All investments carry some degree of risk. Stocks, bonds, mutual funds and exchange-traded funds can lose value—even their entire value—if market conditions sour. Even conservative, insured investments, such as certificates of deposit (CDs) issued by a bank or credit union, come with inflation risk. That is, they may not earn enough over time to keep pace with the increasing cost of living.
What Is Risk?
When you invest, you make choices about what to do with your financial assets. Risk is any uncertainty with respect to your investments that has the potential to negatively impact your financial welfare.
For example, your investment value might rise or fall because of market conditions (market risk). Corporate decisions, such as whether to expand into a new area of business or merge with another company, can affect the value of your investments (business risk). If you own an international investment, events within that country can affect your investment (political risk and currency risk, to name two).
There are other types of risk. How easy or hard it is to cash out of an investment when you need to is called liquidity risk. Another risk factor is tied to how many or how few investments you hold. Generally speaking, the more financial eggs you have in one basket, say all your money in a single stock, the greater risk you take (concentration risk).
In short, risk is the possibility that a negative financial outcome that matters to you might occur.
There are several key concepts you should understand when it comes to investment risk.
Risk and Reward
The level of risk associated with a particular investment or asset class typically correlates with the level of return the investment might achieve. The rationale behind this relationship is that investors willing to take on risky investments and potentially lose money should be rewarded for their risk.
You can learn about risks associated with specific investments by going to the Risk tab for each investment listed in our Investment Products section.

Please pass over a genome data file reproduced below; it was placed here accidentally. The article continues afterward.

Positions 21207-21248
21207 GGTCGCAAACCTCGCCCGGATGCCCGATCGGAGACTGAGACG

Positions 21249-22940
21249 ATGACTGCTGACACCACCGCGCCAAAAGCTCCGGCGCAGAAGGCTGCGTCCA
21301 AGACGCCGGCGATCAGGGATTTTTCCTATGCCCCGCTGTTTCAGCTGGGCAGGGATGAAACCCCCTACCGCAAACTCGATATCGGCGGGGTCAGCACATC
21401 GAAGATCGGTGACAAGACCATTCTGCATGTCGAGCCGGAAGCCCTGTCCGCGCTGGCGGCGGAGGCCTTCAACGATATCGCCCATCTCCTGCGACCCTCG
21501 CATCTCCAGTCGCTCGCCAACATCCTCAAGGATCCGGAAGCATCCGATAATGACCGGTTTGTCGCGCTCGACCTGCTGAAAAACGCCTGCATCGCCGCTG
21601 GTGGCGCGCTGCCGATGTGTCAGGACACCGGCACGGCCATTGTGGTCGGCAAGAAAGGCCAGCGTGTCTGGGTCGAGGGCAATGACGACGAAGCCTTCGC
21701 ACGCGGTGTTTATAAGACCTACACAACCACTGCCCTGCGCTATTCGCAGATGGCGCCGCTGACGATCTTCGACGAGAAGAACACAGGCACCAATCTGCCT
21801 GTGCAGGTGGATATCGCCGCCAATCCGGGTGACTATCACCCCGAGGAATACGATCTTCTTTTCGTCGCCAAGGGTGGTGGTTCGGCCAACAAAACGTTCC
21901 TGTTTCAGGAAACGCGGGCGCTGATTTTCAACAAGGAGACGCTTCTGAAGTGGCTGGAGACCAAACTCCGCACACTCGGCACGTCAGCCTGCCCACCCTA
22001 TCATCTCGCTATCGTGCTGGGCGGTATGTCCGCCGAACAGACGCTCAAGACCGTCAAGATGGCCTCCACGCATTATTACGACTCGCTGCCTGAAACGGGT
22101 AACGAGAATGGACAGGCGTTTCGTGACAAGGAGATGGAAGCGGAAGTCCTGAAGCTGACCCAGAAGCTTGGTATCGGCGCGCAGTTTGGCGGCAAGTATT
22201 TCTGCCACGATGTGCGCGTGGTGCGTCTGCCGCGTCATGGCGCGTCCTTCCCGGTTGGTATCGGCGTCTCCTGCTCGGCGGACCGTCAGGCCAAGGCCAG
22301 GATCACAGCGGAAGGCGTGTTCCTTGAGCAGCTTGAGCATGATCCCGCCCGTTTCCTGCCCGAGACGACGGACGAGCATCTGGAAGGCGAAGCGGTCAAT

In the context of investing, reward is the possibility of higher returns. Historically, stocks have enjoyed the most robust average annual returns over the long term (just over 10 percent per year), followed by corporate bonds (around 6 percent annually), Treasury bonds (5.5 percent per year) and cash/cash equivalents such as short-term Treasury bills (3.5 percent per year). The tradeoff is that with this higher return comes greater risk.
And although stocks have historically provided a higher return than bonds and cash investments (albeit, at a higher level of risk), it's not always the case that stocks outperform bonds or that bonds are always lower risk than stocks.
Time Can Be Your Friend or Foe
Based on historical data, holding a broad portfolio of stocks over an extended period of time (for instance a large-cap portfolio like the S&P 500 over a 20-year period) significantly reduces your chances of losing your principal. However, the historical data should not mislead investors into thinking that there is no risk in investing in stocks over a long period of time.
For example, suppose an investor invests $10,000 in a broadly diversified stock portfolio and 19 years later sees that portfolio grow to $20,000. The following year, the investor’s portfolio loses 20 percent of its value, or $4,000, during a market downturn. As a result, at the end of the 20-year period, the investor ends up with a $16,000 portfolio, rather than the $20,000 portfolio she held after 19 years. Money was made—but not as much as if shares were sold the previous year. That’s why stocks are always risky investments, even over the long-term. They don’t get safer the longer you hold them.
This is not a hypothetical risk. If you had planned to retire in the 2008 to 2009 timeframe—when stock prices dropped by 57 percent—and had the bulk of your retirement savings in stocks or stock mutual funds, you might have had to reconsider your retirement plan.
Investors should also consider how realistic it will be for them to ride out the ups and downs of the market over the long-term. Will you have to sell stocks during an economic downturn to fill the gap caused by a job loss? Will you sell investments to pay for medical care or a child’s college education? Predictable and unpredictable life events might make it difficult for some investors to stay invested in stocks over an extended period of time.
You cannot eliminate investment risk. But two basic investment strategies—asset allocation and diversification—can help manage both systemic risk (risk affecting the economy as a whole) and non-systemic risk (risks that affect a small part of the economy, or even a single company).
Hedging (buying a security to offset a potential loss on another investment) and insurance products can provide additional ways to manage risk. However, both strategies typically add (often significantly) to the costs of your investment, which can eat away at returns. In addition, hedging typically involves speculative, higher risk activity such as short selling (buying or selling securities you don't own), trading in complex products such as options or investing in illiquid securities.
The bottom line is that all investments carry some degree of risk. By better understanding the nature of risk, and taking steps to manage those risks, you put yourself in a better position to meet your financial goals.
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